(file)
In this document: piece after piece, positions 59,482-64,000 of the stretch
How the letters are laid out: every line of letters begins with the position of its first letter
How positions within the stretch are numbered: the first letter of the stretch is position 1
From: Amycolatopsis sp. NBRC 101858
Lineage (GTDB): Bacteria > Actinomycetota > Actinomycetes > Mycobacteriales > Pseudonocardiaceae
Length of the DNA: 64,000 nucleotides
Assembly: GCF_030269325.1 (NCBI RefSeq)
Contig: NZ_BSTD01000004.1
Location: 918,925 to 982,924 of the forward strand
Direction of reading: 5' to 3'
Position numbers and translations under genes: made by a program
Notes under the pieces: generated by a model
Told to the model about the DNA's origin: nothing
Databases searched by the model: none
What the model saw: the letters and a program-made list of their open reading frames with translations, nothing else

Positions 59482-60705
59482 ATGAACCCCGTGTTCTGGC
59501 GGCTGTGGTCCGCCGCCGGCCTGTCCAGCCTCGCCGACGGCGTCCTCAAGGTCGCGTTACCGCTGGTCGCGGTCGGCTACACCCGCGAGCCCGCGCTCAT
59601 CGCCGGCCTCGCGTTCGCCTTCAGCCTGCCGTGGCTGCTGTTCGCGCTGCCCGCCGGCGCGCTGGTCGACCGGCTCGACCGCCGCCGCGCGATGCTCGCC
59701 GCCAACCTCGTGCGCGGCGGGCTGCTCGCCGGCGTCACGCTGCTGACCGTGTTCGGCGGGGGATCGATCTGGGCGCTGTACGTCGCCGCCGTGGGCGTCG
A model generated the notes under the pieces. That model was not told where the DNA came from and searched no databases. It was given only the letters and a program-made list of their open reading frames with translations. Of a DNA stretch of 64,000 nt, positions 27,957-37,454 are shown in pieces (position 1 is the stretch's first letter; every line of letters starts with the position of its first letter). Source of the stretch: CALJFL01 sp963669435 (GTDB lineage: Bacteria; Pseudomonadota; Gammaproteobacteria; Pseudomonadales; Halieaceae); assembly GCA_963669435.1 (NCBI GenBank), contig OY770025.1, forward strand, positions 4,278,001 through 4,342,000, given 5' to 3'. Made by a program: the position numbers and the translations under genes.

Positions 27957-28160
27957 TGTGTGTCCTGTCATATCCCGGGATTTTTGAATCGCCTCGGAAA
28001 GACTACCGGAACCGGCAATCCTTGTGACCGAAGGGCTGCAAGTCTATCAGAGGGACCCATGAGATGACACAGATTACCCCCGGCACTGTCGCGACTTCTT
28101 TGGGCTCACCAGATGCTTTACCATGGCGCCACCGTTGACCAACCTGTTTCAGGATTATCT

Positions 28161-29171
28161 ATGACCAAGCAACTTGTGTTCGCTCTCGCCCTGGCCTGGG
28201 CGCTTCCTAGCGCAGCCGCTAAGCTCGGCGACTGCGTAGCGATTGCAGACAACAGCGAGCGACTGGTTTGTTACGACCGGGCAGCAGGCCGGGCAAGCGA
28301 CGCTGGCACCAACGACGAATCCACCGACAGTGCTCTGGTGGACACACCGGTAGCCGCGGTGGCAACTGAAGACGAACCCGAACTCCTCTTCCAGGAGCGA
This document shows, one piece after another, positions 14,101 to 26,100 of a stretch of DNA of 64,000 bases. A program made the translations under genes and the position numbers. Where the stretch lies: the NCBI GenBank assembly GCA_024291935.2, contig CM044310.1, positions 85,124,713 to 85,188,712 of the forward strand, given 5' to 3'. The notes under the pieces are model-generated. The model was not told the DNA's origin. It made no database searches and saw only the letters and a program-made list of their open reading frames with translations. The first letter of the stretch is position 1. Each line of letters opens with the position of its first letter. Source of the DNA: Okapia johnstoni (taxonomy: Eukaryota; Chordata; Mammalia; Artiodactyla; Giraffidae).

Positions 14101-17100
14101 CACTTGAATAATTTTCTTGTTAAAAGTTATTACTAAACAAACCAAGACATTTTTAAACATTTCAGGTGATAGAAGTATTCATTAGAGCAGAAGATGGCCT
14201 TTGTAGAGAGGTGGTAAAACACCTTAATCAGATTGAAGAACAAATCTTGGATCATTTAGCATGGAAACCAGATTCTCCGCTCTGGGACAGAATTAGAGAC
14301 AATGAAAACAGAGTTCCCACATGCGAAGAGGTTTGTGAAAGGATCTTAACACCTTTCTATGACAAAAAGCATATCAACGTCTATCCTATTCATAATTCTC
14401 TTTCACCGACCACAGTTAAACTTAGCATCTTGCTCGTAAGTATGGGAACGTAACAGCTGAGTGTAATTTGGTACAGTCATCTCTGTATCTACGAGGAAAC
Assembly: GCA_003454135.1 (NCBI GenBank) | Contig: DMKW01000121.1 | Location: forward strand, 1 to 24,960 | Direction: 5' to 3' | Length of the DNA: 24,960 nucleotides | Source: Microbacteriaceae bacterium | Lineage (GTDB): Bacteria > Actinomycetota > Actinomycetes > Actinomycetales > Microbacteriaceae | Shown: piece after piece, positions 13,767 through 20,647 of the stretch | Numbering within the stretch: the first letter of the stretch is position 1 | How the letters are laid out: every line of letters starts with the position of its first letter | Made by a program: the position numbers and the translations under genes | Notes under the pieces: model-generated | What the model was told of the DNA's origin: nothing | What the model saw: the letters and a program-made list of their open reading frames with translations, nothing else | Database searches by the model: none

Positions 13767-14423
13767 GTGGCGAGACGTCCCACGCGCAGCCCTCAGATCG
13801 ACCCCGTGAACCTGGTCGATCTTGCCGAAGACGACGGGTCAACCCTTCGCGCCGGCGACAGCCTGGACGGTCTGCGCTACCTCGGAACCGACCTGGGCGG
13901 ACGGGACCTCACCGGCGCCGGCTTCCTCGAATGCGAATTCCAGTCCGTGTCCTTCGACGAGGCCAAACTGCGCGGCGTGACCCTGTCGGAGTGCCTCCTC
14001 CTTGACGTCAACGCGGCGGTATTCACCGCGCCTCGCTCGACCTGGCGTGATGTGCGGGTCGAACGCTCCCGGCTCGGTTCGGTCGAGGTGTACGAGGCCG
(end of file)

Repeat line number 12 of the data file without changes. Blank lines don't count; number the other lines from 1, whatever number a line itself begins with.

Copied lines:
Notes under the pieces: generated by a model